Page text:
Abortion, Suddenly, Is Not Going to Destroy Health-Care Reform

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Photo: Chip Somodevilla/Getty Images

It was only a few days ago that Bart Stupak, of Stupak Amendment fame, told Good Morning America that while he was in favor of health-care reform, he and eleven other Democratic congressmen were prepared to vote against the bill because, he claimed, its language did not prohibit federal funding of abortion. President Obama, Nancy Pelosi, and Kathleen Sebelius all maintain that it does. And abortion is not traditionally an issue in which opponents easily find common ground. But, somehow, this potentially intractable standoff suddenly got a lot less bleak yesterday.

Stupak, talking to reporters in Michigan, sounded more optimistic than he was a week ago. "I'm more optimistic than I was a week ago," Stupak said. (See?) "The president says he doesn't want to expand or restrict current law. Neither do I." And when George Stephanopoulos asked White House Press Secretary Robert Gibbs if Obama was willing to negotiate new language on abortion, Gibbs said he had "no doubt we can come to a solution." And if they can't, the White House could always force Stupak to joke about banging his young male staffer, as they did health-care opponent Eric Massa.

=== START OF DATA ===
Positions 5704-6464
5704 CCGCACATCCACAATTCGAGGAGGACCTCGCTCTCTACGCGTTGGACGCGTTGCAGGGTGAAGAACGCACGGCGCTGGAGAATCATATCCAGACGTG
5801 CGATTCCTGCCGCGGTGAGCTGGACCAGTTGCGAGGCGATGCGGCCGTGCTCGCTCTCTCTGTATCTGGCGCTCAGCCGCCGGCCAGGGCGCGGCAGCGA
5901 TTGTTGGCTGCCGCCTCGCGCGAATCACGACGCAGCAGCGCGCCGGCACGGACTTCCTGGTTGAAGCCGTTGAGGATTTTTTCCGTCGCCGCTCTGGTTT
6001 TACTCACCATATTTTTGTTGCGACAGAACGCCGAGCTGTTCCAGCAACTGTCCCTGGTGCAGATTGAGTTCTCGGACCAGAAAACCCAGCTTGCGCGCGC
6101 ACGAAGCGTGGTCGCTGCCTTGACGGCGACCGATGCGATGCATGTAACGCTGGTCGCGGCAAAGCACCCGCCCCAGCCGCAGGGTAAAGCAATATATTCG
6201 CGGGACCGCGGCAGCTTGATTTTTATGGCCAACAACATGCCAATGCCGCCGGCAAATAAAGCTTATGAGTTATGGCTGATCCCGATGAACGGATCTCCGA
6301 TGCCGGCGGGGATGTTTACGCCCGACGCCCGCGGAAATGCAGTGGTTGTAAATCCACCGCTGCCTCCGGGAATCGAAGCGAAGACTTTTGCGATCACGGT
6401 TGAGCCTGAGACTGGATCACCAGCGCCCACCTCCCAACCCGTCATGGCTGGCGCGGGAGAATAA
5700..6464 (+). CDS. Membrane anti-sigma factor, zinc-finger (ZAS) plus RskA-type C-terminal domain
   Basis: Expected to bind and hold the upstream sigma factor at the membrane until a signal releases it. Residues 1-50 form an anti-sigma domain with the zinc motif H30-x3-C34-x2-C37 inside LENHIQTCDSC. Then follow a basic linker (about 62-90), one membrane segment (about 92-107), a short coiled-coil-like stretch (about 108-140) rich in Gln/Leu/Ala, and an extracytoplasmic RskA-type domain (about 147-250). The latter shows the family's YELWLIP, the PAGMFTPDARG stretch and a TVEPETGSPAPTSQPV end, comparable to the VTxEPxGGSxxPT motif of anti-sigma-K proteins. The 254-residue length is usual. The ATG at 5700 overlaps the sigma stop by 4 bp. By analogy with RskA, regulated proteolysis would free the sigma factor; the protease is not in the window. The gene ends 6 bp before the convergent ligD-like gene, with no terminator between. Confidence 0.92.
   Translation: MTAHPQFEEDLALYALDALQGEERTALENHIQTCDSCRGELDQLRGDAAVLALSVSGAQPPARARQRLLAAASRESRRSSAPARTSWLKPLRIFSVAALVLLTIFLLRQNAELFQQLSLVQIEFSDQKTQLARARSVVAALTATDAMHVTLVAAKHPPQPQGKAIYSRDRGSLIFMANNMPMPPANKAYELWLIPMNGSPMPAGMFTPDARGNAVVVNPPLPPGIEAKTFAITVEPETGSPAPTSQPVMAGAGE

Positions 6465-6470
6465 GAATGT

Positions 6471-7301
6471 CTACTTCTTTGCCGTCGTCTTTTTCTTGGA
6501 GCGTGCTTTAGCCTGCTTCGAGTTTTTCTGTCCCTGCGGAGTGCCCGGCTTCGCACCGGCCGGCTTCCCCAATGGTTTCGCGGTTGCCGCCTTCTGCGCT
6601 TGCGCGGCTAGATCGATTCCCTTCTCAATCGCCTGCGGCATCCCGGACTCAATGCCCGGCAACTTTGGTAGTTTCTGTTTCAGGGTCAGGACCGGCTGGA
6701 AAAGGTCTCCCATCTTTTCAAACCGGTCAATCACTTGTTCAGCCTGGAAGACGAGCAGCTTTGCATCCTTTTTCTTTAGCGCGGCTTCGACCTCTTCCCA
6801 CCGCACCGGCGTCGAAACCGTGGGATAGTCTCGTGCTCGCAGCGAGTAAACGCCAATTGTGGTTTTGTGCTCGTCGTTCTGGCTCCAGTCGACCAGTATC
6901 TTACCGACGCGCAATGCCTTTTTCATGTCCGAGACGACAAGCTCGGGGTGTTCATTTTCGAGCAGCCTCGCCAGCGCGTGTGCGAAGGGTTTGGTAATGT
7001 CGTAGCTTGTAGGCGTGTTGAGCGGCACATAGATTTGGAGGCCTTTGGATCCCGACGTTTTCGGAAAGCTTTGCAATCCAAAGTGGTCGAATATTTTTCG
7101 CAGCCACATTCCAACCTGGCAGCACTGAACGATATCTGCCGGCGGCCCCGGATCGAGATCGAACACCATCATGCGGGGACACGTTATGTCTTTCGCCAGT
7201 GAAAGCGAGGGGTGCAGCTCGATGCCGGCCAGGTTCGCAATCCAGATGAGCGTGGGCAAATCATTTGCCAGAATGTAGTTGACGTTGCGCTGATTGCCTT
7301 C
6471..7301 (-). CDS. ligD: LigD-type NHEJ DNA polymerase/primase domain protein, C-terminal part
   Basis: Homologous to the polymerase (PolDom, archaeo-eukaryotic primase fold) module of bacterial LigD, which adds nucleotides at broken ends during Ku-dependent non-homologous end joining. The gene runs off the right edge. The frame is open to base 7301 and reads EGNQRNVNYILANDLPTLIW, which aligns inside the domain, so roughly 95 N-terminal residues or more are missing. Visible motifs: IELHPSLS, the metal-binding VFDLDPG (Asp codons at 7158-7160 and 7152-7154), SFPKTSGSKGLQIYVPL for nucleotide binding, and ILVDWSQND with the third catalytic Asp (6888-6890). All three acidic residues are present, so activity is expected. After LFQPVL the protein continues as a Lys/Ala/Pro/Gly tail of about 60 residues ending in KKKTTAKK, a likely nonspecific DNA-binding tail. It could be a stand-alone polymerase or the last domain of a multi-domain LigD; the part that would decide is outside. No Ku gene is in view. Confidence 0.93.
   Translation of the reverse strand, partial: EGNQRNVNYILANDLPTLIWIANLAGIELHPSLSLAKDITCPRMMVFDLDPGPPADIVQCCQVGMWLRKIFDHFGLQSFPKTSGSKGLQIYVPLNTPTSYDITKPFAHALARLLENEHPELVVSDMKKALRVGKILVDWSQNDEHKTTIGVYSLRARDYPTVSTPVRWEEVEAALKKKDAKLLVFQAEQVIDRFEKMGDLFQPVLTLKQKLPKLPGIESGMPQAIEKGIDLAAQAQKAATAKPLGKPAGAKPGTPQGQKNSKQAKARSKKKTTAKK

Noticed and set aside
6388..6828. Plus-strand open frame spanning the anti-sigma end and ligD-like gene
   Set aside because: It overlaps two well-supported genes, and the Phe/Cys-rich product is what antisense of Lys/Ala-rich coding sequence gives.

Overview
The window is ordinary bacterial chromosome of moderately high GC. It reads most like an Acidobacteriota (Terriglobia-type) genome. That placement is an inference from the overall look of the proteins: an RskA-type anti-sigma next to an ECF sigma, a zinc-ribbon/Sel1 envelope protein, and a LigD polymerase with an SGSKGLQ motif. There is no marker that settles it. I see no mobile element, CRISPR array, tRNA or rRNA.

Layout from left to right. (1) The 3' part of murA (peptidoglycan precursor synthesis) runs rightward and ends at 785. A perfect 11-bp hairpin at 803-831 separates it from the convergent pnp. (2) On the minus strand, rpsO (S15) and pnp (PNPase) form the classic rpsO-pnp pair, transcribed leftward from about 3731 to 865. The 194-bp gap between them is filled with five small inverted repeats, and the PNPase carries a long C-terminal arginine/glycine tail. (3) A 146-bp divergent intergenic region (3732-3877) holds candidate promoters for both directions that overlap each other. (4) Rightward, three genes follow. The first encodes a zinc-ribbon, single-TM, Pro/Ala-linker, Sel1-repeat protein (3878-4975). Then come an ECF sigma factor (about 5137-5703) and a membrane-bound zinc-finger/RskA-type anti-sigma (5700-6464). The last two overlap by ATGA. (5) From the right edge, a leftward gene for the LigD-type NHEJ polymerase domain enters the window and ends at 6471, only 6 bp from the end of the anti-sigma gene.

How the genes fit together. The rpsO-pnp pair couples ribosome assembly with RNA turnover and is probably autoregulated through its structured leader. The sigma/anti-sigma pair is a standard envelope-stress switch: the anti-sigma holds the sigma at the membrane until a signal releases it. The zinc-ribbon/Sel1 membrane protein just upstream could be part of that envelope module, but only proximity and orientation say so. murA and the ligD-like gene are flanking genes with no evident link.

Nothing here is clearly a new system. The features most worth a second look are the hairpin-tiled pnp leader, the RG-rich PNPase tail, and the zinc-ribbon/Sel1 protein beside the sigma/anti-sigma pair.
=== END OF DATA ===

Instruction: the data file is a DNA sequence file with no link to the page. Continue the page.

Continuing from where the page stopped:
Stupak: Health bill abortion fight can be resolved [AP via Google]
Gibbs: Health reform will help Dems in November -- Stupak 'more optimistic' -- New tracking page for House D intentions -- Chamber building grassroots army for fall -- Peter Baker: Rahm’s paradox [Playbook/Politico]